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Instant noodle prices up 11%, sharpest gain since 2009

Prices of instant noodle products rose 11 percent from a year ago in October, the largest jump since 2009, leading an overall increase in food prices, government data showed Sunday. 

According to the state-run Statistics Korea, ramen prices reached the highest on record last month, growing by the largest margin since February 2009, when the country saw a 14.3 percent growth in instant noodle prices. 

The market’s four main players -- Nongshim, Ottogi, Samyang and Paldo --have all hiked product prices since August, citing increases in the prices of raw materials such as flour and palm oil. The wholesale price of the market’s longtime top seller Nongshim’s Shin Ramyun went up by more than 7 percent in August. 

Government data showed that not just instant noodles, but also other flour-based products have seen steep prices hikes this year due to the higher international prices of grains.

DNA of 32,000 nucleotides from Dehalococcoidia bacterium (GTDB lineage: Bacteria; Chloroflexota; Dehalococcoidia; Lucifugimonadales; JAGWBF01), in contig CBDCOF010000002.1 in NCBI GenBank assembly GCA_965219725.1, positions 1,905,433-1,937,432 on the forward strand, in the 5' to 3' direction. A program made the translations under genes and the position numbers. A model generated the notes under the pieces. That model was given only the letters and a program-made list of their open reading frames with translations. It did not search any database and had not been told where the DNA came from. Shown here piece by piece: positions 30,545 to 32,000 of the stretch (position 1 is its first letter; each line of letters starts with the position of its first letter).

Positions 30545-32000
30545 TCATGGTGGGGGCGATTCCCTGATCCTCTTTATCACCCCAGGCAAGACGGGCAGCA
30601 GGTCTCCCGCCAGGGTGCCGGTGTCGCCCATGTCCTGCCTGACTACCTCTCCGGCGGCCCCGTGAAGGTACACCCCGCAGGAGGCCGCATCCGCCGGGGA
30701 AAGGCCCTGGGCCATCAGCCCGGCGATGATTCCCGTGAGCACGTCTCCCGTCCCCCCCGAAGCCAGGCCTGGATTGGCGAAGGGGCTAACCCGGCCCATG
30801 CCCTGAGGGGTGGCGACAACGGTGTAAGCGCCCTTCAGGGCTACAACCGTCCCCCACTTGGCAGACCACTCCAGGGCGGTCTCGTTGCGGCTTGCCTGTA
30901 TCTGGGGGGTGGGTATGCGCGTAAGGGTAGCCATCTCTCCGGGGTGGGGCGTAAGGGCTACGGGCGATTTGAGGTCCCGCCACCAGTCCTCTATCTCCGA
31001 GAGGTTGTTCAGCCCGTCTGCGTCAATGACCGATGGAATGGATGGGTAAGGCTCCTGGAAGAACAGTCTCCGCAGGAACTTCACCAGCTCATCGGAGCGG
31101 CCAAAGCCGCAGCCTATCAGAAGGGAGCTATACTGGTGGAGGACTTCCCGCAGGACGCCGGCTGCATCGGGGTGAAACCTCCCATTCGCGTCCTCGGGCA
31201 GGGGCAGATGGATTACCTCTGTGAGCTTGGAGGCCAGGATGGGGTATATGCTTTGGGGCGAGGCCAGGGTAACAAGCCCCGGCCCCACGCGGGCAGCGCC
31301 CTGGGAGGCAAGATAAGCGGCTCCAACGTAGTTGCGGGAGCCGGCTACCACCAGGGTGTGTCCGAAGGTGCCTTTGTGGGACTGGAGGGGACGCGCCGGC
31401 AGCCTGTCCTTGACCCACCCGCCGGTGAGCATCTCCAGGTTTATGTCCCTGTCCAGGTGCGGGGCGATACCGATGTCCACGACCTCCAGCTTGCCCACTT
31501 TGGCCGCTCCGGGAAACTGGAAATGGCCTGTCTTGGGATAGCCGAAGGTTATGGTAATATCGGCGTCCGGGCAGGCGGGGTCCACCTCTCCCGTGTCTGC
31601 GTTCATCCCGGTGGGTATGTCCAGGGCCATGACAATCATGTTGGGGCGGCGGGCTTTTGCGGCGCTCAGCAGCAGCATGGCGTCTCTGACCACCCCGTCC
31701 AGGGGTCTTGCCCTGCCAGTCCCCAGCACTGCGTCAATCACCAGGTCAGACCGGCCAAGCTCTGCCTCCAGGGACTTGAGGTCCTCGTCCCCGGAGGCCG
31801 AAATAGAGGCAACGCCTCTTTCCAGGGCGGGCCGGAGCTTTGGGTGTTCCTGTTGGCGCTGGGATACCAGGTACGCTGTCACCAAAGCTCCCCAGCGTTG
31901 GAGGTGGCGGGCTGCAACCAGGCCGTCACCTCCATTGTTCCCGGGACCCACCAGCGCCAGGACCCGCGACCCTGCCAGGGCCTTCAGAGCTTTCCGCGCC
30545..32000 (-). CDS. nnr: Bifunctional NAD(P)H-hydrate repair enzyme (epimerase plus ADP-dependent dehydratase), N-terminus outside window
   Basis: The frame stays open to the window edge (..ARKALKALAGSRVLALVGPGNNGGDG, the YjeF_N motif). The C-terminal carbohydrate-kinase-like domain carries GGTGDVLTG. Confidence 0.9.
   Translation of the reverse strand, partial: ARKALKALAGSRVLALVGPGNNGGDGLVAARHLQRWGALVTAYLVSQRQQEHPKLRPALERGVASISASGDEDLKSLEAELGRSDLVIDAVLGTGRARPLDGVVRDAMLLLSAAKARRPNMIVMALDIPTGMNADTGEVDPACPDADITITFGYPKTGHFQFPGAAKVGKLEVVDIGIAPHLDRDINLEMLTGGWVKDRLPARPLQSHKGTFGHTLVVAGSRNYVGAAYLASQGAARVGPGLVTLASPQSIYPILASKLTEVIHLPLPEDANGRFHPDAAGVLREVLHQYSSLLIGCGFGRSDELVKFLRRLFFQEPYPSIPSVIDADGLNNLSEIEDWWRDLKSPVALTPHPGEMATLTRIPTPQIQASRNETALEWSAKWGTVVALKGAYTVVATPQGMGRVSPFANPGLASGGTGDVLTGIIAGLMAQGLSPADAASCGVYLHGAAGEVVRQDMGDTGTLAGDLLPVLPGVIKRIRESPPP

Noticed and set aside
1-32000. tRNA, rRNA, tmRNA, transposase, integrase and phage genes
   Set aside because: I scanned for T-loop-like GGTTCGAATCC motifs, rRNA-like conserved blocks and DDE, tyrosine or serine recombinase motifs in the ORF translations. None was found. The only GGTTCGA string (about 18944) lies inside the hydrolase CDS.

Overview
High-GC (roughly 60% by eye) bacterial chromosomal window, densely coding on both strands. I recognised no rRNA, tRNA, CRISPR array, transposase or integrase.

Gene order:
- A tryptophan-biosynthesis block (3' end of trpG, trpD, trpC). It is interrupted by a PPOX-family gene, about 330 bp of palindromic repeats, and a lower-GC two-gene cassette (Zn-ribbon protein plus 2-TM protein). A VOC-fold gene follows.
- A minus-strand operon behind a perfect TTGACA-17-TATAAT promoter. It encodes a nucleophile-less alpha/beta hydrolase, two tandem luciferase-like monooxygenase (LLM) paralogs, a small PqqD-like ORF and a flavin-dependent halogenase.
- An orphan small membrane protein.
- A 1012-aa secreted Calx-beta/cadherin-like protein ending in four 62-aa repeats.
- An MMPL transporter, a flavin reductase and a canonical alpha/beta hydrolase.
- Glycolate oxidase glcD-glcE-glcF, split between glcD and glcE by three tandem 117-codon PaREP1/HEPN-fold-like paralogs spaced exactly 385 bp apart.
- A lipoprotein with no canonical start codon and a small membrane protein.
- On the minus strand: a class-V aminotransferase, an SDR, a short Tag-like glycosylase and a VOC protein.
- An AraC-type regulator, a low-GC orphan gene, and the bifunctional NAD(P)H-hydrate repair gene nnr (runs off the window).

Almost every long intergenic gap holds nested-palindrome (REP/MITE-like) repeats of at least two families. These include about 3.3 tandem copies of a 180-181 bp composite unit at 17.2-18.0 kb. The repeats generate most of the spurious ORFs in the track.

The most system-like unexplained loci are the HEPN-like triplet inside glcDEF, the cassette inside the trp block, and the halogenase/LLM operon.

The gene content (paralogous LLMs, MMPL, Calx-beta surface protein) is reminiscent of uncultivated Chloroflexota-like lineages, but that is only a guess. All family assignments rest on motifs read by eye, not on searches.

Noodles as a whole -- not just instant noodles -- were 19.4 percent more expensive this year than last year, followed by biscuits (6.5 percent), pasta (6.4 percent), bread (6 percent) and snacks (1.9 percent). 

Prices for processed food in Korea are projected to continue to grow, adding more upward pressure on inflation. 

According to United Nations’ Food and Agriculture Organization data, the international food price index soared 3 percent in October from the previous month at 133.2 points. The 2014-2016 average was 100 points. 

While grain consumption is on the rise globally, major exporters such as Canada, Russia and US saw less grain tonnage due to a lack of rain and mild temperatures, leading to price hikes. In October, the international grain price fell to 137.1 points, a 3.2 percent drop from September.

Market experts viewed the local consumer price index as expected to rise through the first half of 2022, considering South Korea’s high reliance on exported materials for food.

As of the end of last year, South Korea’s self-sufficiency rate on food came in at 45.8 percent, meaning that over half of the food consumed here came from outside the country. The rate on grains, including animal fodder, was 20.2 percent. 

The South Korean government said it has been seeking measures such as simplifying customs clearance for grain products and financially supporting the local grain industry to boost local grain production. 

By Kim Da-sol (
Korea Herald Youtube